So I knew that. I did. I knew that meant that high emotions of all types were too overwhelming, so I had avoided them for years.

What didn't really hit home was that when I did finally start to relax my boundaries a little and try to let some of this stuff through, it would all feel the same: disconnected, overwhelming, anxious, uncomfortable. 

And physical. Almost completely physical. 

My emotional receptors or translators or whatever the hell they are haven't quite turned on yet, or haven't started communicating with ME about it, anyway, so I find that I am experiencing not emotional feelings but physical ones that seem directly connected to this work.

So, progress feels like a headache, or like a broken connection, or like lungs without air. Of course it does. This is the only language my body knows, at the moment-- the most primitive of sensations understood by the lizard brain: physical pain. The body can react to this instinctively; no emotion necessary.

The difference is: I see it now. My conscious brain is taking notice, finally, and experiencing it not just as discomfort but as an awakening to what's behind it: the body's attempt to re-establish communication. The sound-check screech of an internal microphone:

Hello? Hello? Is this thing on?

I've been writing more about this stuff, I guess, because I've started to accept it as part of the process and see how it is bringing me closer to integrating everything. For the past two decades, these things-- lack of air, migraines, back troubles-- have been emblems of weakness and failure, things to be ignored or endured in spite of themselves.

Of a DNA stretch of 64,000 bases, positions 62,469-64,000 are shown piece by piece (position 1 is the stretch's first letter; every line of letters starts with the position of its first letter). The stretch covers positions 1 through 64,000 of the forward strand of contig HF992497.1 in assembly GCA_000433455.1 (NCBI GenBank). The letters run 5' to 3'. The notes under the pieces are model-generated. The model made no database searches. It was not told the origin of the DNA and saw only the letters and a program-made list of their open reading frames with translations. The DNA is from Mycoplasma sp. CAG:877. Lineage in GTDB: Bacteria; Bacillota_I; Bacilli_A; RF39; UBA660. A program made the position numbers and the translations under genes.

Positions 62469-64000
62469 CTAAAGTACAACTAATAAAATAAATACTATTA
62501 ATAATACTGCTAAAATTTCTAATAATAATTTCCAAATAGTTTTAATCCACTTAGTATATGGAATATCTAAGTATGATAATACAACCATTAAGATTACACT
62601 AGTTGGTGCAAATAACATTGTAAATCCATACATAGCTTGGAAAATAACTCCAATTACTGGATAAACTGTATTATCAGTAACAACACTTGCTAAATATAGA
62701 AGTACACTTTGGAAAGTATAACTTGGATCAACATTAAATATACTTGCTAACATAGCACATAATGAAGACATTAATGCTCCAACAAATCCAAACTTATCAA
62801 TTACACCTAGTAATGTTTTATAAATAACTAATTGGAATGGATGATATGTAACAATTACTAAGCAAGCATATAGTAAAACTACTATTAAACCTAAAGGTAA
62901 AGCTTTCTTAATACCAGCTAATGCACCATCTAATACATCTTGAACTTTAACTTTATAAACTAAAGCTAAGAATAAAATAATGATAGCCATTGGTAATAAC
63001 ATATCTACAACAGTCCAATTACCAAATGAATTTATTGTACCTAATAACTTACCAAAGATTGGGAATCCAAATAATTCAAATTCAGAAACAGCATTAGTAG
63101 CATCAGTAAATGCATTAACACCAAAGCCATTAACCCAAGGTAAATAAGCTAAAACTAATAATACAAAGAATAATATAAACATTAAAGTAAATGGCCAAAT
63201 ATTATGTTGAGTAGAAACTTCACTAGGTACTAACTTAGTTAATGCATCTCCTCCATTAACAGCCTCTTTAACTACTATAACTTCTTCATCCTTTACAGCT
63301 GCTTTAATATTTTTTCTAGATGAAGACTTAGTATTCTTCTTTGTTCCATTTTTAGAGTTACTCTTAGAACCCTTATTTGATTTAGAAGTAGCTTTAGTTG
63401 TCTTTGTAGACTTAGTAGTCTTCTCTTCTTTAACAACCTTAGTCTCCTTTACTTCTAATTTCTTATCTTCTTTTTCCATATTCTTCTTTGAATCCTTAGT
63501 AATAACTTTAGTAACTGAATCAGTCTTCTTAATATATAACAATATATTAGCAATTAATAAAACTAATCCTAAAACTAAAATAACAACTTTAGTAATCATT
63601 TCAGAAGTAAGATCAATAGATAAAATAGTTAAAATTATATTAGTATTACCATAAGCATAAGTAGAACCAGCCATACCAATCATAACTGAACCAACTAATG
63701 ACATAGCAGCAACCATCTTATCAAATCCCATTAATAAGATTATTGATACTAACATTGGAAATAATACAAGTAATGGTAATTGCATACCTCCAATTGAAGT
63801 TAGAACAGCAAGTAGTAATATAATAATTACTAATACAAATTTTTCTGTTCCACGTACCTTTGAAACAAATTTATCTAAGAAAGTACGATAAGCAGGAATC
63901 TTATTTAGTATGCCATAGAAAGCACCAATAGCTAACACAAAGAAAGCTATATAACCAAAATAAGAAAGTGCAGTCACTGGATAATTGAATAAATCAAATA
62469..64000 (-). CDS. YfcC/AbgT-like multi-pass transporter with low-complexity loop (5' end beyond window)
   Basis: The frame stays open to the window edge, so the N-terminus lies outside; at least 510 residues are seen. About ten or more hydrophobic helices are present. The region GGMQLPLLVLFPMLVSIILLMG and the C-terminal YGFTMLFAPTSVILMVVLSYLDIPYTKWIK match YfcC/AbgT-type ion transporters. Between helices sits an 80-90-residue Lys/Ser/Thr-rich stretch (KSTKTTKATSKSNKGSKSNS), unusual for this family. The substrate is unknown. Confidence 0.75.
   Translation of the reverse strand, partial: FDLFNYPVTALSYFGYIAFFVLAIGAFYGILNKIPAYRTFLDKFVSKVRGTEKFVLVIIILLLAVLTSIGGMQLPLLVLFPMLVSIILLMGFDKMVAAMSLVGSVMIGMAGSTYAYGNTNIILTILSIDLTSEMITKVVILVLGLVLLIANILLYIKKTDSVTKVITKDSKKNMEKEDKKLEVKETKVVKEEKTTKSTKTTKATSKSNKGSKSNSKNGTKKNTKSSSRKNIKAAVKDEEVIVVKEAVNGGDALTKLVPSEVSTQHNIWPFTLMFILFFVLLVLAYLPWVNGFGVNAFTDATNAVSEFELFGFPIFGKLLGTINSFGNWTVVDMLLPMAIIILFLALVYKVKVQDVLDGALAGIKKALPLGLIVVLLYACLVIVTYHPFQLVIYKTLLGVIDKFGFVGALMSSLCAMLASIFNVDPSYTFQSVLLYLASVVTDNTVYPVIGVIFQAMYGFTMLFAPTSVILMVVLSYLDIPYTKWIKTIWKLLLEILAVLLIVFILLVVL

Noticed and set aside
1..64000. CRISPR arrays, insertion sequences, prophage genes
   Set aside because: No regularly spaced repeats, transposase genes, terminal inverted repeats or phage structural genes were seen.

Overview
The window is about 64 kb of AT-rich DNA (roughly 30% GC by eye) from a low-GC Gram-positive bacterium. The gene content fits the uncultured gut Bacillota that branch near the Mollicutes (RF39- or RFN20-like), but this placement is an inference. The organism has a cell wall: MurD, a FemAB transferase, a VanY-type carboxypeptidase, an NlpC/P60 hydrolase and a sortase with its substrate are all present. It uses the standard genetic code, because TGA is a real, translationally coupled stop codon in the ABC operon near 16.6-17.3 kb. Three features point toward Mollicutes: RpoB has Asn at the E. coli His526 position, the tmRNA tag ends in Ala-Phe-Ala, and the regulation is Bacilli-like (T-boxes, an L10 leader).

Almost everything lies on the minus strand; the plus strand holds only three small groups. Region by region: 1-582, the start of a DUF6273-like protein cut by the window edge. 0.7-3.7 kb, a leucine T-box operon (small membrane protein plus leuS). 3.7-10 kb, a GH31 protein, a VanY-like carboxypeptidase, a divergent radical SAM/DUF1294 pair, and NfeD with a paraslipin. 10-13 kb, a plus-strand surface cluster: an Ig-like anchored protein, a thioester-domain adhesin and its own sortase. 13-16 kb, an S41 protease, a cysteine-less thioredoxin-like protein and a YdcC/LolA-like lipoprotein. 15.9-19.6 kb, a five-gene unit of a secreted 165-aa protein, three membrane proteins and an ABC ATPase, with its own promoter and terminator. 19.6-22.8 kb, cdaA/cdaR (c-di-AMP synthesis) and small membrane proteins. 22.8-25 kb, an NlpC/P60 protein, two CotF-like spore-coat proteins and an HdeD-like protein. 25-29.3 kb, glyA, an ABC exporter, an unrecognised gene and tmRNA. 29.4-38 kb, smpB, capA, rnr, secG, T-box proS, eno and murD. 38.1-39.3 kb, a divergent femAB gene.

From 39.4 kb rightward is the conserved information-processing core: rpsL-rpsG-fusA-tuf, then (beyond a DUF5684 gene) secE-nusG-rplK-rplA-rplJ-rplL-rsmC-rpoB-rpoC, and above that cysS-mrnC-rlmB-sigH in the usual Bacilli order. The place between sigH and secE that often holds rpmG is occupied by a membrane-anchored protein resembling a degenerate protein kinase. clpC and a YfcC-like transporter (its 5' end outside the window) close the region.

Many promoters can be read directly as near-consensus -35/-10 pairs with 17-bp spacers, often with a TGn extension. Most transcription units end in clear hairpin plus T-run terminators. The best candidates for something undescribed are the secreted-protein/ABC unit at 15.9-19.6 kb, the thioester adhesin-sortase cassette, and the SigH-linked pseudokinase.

Now they feel like guideposts. Feeling more means feeling more. And though it might feel bad at first, the bad part will eventually be over, and I'll start to experience good feelings as good instead of overwhelming, and somewhere beyond that is equilibrium. That's where I'm trying to go.

It struck me today that this stage of things is a lot like getting into a tub of water that's much too hot. It hurts, at first. It scalds. But if you hold very still, the water around you equalizes, cooling a bit as you heat up to meet your skin halfway, and you can get to a place of comfort again.

For a while after that, every time you move you have to go through that scalding pain again until the proper adjustments are made. 

At some point, you become used to the heat, and the heat becomes used to you, and what was once scalding becomes soothing, and your skin and muscles stop resisting and begin to draw comfort from the warmth.